6. Ask ‘what if’ questions to break through barriers

Resistance to change is common and driven by the unknown. It is much more comfortable to remain the same, than to enter into a different work environment. Build an appetite for change and reduce fear by asking employees ‘what if’ questions. For example:

  • What if we tried this new technology and it reduced the amount of manual data entry?
  • What if expanding our product range created opportunities for promotion and growth?
  • What if a competitor took our current market share? How would we respond?
  • What if this was your business? What decision would you make?
7. Encourage collaborative diverse work groups

Change deserves different perspectives and it ultimately requires collaboration. With impending business change, a group of different employees with diverse backgrounds and insights can bring the right solution to the table. When diversity is embraced in a change initiative, the wave of change is easier to ride. To ensure this is achieved, ask yourself:

  • What perspective am I missing?
  • Which employee group is not represented in this decision making?
  • Have I gained insights from a range of different sub groups within the work group community?
  • What other departments could help with this change initiative?
8. Celebrate wins early and often

When there is resistance to change, it is important to show that the wheels are moving in the right direction. Sometimes leaders want to wait until major milestones have been achieved, but the risk is employees will feel the angst of change and will not see the benefit. Sharing small wins and increments towards the bigger picture keeps the team focused and on board.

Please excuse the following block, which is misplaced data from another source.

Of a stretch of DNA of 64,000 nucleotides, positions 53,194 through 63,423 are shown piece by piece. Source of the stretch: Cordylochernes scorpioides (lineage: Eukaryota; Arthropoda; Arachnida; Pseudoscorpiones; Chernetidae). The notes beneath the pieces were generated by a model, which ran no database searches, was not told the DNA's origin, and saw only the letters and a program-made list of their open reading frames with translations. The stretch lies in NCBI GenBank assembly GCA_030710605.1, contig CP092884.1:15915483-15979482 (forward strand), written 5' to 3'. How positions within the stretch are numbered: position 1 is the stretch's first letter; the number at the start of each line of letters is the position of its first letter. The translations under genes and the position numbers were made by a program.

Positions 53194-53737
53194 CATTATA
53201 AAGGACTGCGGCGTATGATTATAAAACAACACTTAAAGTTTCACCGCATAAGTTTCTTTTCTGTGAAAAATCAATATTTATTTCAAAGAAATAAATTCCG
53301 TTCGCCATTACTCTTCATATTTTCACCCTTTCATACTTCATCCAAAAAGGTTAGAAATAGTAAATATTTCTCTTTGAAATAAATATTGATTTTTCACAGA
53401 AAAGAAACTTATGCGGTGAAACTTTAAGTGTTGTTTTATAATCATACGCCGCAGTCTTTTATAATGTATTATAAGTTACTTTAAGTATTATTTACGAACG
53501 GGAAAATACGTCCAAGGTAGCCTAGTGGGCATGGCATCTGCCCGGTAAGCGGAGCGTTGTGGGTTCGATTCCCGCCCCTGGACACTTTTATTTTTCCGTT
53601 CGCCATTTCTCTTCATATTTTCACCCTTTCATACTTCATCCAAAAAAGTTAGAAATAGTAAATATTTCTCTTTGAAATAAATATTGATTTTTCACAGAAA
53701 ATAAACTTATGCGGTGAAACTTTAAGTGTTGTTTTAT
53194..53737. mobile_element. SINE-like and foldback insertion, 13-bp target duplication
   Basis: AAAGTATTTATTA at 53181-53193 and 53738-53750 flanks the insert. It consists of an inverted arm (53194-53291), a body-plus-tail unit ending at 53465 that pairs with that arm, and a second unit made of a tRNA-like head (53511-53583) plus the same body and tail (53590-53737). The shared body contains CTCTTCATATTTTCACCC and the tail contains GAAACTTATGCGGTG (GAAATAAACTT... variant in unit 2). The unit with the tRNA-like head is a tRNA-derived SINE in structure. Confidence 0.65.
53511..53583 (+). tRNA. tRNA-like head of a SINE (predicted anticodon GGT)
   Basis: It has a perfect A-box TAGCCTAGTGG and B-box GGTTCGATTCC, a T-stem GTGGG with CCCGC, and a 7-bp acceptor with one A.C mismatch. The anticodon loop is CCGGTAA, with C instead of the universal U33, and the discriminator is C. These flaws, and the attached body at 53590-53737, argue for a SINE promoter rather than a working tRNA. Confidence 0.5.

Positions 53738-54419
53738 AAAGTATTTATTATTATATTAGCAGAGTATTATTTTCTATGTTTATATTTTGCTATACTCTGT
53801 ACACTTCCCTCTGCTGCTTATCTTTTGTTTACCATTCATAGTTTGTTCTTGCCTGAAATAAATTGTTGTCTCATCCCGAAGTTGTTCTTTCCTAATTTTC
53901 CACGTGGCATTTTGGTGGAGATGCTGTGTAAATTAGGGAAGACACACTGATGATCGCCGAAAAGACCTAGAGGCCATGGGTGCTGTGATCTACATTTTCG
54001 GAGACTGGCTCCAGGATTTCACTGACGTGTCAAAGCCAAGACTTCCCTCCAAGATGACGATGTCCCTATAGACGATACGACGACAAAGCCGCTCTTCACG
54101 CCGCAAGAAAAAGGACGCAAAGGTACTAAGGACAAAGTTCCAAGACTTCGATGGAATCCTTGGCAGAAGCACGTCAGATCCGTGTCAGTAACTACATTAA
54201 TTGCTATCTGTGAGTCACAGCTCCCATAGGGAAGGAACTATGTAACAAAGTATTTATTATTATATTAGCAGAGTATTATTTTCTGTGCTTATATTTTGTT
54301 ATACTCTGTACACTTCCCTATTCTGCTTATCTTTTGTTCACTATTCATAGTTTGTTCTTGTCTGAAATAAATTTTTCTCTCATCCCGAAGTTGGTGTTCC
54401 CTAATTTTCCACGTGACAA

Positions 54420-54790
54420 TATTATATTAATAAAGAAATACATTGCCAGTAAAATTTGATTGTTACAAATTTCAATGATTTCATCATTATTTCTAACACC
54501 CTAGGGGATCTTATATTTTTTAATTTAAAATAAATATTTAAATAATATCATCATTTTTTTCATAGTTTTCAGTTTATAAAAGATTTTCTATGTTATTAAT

Lead from the front

It may be leadership 101, but sometimes managers overlook the benefit of being at the coal face of change. You may have a degree in change management and a glossy transformation plan that won over the board of directors but as a business leader, it is integral that you are prepared to experience the highs and lows of a change plan alongside those who are expected to execute it.

Remain inquisitive, invite regular feedback, and be brave enough to continually ask, “Help me to understand what I may have missed?”. When you are vulnerable enough to share the journey, you may be surprised at who wants to jump onboard.

Further information 

Ai Group has experienced HR consultants who can partner with your business to devise workplace leadership strategies designed to increase engagement and operational efficiency. For assistance with your workplace matters, Members of Ai Group can contact us or call our Workplace Advice Line on 1300 55 66 77 for further information.

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Georgina Pacor

Georgina is Senior Content Writer and HR Specialist – Publications at Ai Group. She is an accomplished Human Resource professional with over 25 years of generalist and leadership experience in a broad range of industries including financial services, tourism, travel, government and agriculture. She has successfully advised and partnered with senior leaders to implement people and performance initiatives that align to business strategy. Georgina is committed to utilising her experience to create resources that educate and engage and is passionate about supporting members to optimise an inclusive workforce culture that drives performance.